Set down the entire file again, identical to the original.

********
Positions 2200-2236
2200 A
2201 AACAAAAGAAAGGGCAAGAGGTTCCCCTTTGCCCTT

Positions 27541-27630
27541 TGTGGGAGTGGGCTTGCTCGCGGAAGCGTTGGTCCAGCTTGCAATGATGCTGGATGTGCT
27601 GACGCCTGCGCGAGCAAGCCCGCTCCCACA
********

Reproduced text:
Positions 2200-2236
2200 A
2201 AACAAAAGAAAGGGCAAGAGGTTCCCCTTTGCCCTT

Positions 27541-27630
27541 TGTGGGAGTGGGCTTGCTCGCGGAAGCGTTGGTCCAGCTTGCAATGATGCTGGATGTGCT
27601 GACGCCTGCGCGAGCAAGCCCGCTCCCACA